US5488400 *Jul 7, 1994Jan 30, 1996Graphic Utilities, Inc.Method for refilling ink jet cartridges
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US5699093 *Oct 7, 1992Dec 16, 1997Hslc Technology Associates IncInk jet print head
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US6491375 *Nov 12, 1999Dec 10, 2002Xerox CorporationIntegrated printhead
US6568802 *Jul 28, 1999May 27, 2003Investronica Sistemas S.A.Ink feeding circuit device for raster drawing machines
US6805438 *Oct 30, 2001Oct 19, 2004Brother Kogyo Kabushiki KaishaInk jet printer
US7004574Jan 4, 2005Feb 28, 2006Eastman Kodak CompanyInk delivery system including a pulsation dampener
US7210771 *Sep 13, 2004May 1, 2007Eastman Kodak CompanyInk delivery system with print cartridge, container and reservoir apparatus and method
US7364285 *Sep 21, 2005Apr 29, 2008Videojet Technologies Inc.Pressure damping ink filter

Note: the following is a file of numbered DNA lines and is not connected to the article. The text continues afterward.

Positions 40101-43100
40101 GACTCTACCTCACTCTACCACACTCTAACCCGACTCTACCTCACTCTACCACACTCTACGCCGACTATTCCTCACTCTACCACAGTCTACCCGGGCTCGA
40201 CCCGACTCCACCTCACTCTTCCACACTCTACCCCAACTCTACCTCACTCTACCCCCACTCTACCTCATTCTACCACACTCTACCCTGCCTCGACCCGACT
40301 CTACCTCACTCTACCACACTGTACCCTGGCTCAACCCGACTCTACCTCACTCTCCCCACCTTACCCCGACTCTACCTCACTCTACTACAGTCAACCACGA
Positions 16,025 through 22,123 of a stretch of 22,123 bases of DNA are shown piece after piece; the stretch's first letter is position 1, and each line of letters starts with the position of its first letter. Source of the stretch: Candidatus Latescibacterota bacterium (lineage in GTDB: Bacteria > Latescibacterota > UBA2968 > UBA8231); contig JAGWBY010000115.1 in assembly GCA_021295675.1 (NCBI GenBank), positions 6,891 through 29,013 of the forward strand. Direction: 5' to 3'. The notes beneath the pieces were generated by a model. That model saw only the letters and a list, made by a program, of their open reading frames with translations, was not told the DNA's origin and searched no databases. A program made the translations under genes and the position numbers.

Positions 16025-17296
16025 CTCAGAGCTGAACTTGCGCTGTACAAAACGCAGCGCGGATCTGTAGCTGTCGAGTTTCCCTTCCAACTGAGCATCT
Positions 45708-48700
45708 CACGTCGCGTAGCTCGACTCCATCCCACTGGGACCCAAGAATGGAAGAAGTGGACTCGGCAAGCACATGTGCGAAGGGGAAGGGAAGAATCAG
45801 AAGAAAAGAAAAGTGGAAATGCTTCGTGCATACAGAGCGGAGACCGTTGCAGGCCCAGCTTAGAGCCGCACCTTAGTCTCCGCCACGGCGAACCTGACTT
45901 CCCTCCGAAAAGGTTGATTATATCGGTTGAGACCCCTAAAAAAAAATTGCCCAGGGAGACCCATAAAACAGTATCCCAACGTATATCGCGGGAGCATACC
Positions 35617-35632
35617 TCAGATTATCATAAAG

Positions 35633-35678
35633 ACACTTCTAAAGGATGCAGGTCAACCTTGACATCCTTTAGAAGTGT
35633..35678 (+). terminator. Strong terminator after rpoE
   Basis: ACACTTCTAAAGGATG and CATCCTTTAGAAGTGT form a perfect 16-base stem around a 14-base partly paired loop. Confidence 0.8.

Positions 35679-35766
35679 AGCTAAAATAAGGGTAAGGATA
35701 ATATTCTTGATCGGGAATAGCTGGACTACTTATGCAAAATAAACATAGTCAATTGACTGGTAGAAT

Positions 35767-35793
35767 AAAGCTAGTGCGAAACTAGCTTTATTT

EP0169720A2 *Jul 19, 1985Jan 29, 1986Tektronix, Inc.Ink jet printing apparatus having an ink pressure transient suppressor system
EP0299939A2 *Jun 30, 1988Jan 18, 1989Markpoint System ABInk jet printer
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EP1244558A2 *Oct 22, 2001Oct 2, 2002Aprion Digital Ltd.A closed ink delivery system with print head ink pressure control and method of same
WO1998043050A1 *Mar 20, 1998Oct 1, 1998Trident Int IncImpulse fluid jet apparatus with depriming protection
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Classifications
U.S. Classification347/94
International ClassificationB41J2/17, B41J2/175
Cooperative ClassificationB41J2/17
European ClassificationB41J2/17
Legal Events
DateCodeEventDescription
Jan 4, 1982ASAssignment
Owner name: HEWLETT-PACKARD COMPANY, PALO ALTO, CA. A CORP. OF
Free format text: ASSIGNMENT OF ASSIGNORS INTEREST.;ASSIGNORS:ENGEL, PEDRO F.;MC COLLUM, PHILLIP A.;REEL/FRAME:003939/0685
Effective date: 19800801